Monday, August 13, 2018

Regent Park’s French African Community

Regent Park is comprised of multiple populations from countries outside of Canada, such as Bangladesh, Somalia, China, and Vietnam. But in Regent Park, there is a small community that is often left off people’s radar: the French African community, which includes newcomers from Cameroon, Chad, Mali, and the Cote d'Ivoire.

About 2% of the Regent Park population speaks French as their first and primary language (City of Toronto statistics, 2014), which equates to 240 unique persons. Maybe that doesn't seem large, but for a neighborhood in Toronto, which is Canada’s most populous urban city, it’s larger than the city average of 0.1 (Social Planning Toronto, 2018)!

To support the social, cultural and economic inclusion of the smaller French-speaking population, there are some local organizations that exist, including the Centre Communautaire des Africains Francophone. This small community group was founded by a local Regent Park resident, Mr. Christian “George” Yombo, in 2002 in response to local gun violence. Yombo and other teachers help the young Africains Francophone of Regent Park each evening (Mondays through Thursdays) with their French or English homework. This after-school program was established to motivate the youth to continue going to school. According to Yombo, approximately thirty children and six teachers were engaged in the past. Yombo also said that he would love to continue this service; however, as it depended on volunteers, the capacity was barely there to support purchasing chocolate bars and snacks for youth incentives.

So who is Mr. Christian “George” Yombo? Originally from Cameroon, he immigrated to Canada at the age of 25. He knows upwards of thirty Regent Park families who speak French everyday as their primary home language, but they do not speak it outside of the home because barriers of access and inclusion still exist in Toronto for Francophone speakers, despite it being a federally-recognized official language.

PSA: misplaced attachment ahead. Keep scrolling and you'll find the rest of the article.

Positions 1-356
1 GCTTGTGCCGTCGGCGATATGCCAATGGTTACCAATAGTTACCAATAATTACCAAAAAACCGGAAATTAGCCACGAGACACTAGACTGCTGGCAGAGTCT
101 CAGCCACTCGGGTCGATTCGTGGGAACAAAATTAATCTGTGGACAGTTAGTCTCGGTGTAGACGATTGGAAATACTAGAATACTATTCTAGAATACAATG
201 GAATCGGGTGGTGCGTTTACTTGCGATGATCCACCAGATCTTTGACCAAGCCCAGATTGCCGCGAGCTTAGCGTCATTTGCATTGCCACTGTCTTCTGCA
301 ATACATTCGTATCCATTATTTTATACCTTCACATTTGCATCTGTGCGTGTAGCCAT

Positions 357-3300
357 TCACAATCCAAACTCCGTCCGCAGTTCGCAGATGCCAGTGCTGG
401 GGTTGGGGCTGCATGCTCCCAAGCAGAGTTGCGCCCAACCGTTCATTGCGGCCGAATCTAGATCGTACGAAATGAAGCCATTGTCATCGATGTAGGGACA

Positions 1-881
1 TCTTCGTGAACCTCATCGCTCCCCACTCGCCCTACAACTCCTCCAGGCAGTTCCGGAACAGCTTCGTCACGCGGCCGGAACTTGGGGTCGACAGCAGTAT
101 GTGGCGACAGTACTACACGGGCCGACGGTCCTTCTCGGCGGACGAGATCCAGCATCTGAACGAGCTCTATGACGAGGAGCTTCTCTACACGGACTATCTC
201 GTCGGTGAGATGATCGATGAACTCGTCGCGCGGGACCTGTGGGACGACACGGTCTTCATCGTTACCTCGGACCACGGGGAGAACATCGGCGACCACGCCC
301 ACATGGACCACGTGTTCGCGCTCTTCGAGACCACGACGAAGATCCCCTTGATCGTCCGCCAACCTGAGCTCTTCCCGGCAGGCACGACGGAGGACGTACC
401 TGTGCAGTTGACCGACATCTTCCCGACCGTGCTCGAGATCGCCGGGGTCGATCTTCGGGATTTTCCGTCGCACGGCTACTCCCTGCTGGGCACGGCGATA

However, while grassroots community groups can assist the French speaker with critical needs such as employment, health care, child-minding, immigrant services, and educational supports, Yombo was asked how the French language could benefit Torontonians. He replied that knowing the country’s other official language can position job-seekers for well-compensated federal government positions, entrepreneurial translation services, and careers in aviation among other opportunities.

As part of the efforts to increase the group’s visibility, the Centre Communautaire des Africains Francophone has partnered with Regent Park Focus to produce a weekly Francophone radio show, which airs every Sunday on Radio Regent.

By: Matthew Corneau

Editor: Kerry Ambrose

Regent Park Focus Media Arts Centre

The CRC Community Gardens - Why Are They Important?

Have you ever wanted to grow a vegetable or a fruit, but didn’t know where to start or what to get? Ever wanted to be in a team of gardeners? Ever wanted to own a patch of fertile soil for freshly grown food? Now you can with the CRC Gardens in Regent Park. In the 1980s, social workers began realizing that many people in Regent Park were not accessing fresh fruits and vegetables. This was because residents of Toronto Community Housing (TCHC) apartment buildings did not have access to their own land to grow food, and fruits and vegetables simply cost too much. Aware that people were choosing to sacrifice basic healthy foods to pay for other necessities, community groups began to petition Toronto Community Housing for communal land to establish community gardens. One of the first community gardens was set up behind a TCHC building located in North Regent at 600 Dundas Street East, now the site of the entrance to the Big Park.

Today, managed mainly by the Christian Resource Centre (CRC), the Regent Park community gardens provide fresh produce for families throughout the neighbourhood, and it also offers great educational opportunities for children, youth, and seniors through hands-on gardening programs.

Ashrafi Ahmed, CRC’s Community Gardens Facilitator, led me on a tour of the allotment gardens. At each site, the tour was met by gardeners who were more than happy to show off their plots and proudly explain in detail the types of plants they grew. According to Ahmed, CRC provides opportunities for 200 families to grow and harvest fresh vegetables through the coordination of allotment gardens at 259 Sumach Street, 184 River Street, 295 Gerrard Street, the Regent Street Multi-Garden, and the Pop-up Container Garden at Regent Park Boulevard Mews at Sumach Street.